Tournament info

Each weekend during the contest, on Friday through Sunday, fishermen and women of all levels are invited to compete in the challenge.  There are four categories

  • Spanish Mackerel
  • Flounder
  • King Mackerel
  • Pompano

Every weekend, participants can win a top prize of $150 for each species, with a total of $1200 in prizes awarded. A $250 prize will be awarded for the heaviest catch of the entire challenge. Kids are welcome to participate in the Children’s Division tournaments, open to anglers 12 and under. Winners of the Children’s Division will receive rod and reel prizes.

Weigh-ins will take place at each pier and the winner will be announced on Sunday at 5:00 p.m. Best of all, there is no entry fee required for the tournaments.

 

Aaron Bessant Park Improvements Workshop Date Set

In a city commission meeting yesterday, a date for the first public workshop was set to discuss the improvements slated to be made to Aaron Bessant Park in Panama City Beach.  The park improvements were voted on and approved to begin planning at the last commission meeting.  Originally, three members of the commission voted for and two members voted against the improvements.  The tension from the disagreement seemed to be present at yesterday’s meeting.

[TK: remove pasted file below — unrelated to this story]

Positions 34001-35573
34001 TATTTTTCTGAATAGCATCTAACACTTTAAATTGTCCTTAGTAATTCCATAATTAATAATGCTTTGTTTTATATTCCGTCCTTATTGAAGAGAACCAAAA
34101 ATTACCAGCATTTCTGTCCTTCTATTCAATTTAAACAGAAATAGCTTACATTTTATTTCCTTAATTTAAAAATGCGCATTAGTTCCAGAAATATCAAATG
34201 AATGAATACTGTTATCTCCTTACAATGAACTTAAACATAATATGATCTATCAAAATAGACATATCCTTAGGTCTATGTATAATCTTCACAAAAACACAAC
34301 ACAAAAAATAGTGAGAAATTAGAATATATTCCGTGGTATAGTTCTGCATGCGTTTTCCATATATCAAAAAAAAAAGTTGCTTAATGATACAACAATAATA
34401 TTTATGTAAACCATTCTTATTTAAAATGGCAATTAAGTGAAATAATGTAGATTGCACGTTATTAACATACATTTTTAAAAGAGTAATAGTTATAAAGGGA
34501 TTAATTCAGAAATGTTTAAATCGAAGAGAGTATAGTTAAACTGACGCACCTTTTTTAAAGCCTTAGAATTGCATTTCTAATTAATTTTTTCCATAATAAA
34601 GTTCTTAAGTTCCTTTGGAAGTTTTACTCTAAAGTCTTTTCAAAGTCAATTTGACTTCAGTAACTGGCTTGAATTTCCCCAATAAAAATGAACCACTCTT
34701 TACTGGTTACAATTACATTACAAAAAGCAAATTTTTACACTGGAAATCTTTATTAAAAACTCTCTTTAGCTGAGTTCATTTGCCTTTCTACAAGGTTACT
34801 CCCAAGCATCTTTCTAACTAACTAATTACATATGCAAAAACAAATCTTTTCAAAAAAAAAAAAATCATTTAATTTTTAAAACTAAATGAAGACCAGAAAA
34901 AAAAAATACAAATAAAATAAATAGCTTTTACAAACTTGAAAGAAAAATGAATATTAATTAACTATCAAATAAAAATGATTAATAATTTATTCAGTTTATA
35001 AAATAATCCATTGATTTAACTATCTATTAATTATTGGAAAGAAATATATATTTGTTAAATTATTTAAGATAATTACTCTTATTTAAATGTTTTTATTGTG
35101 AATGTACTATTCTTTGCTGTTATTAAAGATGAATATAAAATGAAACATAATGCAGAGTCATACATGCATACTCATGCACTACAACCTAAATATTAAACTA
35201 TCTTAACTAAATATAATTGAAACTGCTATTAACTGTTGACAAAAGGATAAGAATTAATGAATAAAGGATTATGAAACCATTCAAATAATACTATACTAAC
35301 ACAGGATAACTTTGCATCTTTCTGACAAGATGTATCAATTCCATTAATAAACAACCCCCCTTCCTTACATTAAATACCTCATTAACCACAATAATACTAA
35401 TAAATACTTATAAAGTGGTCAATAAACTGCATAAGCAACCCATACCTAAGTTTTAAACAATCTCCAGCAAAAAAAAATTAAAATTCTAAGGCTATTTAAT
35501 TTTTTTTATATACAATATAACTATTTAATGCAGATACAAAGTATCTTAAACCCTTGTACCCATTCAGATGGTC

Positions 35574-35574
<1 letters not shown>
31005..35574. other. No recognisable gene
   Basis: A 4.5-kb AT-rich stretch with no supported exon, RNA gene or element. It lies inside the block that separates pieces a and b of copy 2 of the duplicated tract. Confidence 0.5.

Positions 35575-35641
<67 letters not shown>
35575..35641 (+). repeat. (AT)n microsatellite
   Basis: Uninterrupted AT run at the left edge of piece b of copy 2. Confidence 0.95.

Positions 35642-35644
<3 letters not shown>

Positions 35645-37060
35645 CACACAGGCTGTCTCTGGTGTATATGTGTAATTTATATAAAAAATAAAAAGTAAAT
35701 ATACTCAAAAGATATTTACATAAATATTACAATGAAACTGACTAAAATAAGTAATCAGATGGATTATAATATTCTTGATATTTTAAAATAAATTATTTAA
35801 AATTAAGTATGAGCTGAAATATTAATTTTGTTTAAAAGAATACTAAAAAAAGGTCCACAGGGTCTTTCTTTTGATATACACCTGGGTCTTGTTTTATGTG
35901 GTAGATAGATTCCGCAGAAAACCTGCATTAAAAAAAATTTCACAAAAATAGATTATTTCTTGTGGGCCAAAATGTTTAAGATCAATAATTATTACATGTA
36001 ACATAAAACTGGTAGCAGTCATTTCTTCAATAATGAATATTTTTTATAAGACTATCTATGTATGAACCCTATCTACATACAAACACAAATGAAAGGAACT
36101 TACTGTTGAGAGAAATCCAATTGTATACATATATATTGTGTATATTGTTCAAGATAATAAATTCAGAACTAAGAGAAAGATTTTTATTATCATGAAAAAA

An accelerated schedule

Panama City Beach City Manager Richard Jackson presented what was later dubbed an “accelerated schedule” for project construction and completion.  The schedule included awarding the construction contract in October and beginning development in November.  The goal, in the schedule, is to be complete and ready for the Seabreeze Jazz Festival in April.

Details about the park improvements
  • 60′x40′ amphitheater with permanent roof and walls suitable for theatrical productions, orchestral performances and musical events
  • Expanded amphitheater lawn area (see diagram below
  • Vegetative buffers around the parameter to prevent the need for temporary fencing
  • The Festival Lawn (the sandy area that’s used as overflow and vedor parking behind the park) will be improved to the quality of Frank Brown Park’s festival area
  • This area will support parking, play fields, and will have sod and irrigation
  • Additional bathroom facilities
Information about the public workshop

The public workshop is an opportunity for your voice to be heard.  The intention is to hear feedback from community residents and interested parties to get feedback on the project, it’s future use, implementation and development.  I would urge anyone that is planning on going, not to go with the intention of stopping this project.  The point is to get public feedback, and if you come with your argumentative hat on, your input will be difficult to hear.

The workshop will be held on Wednesday August 31, 2011 at 6 pm.

The issues on the agenda to discuss at the workshop: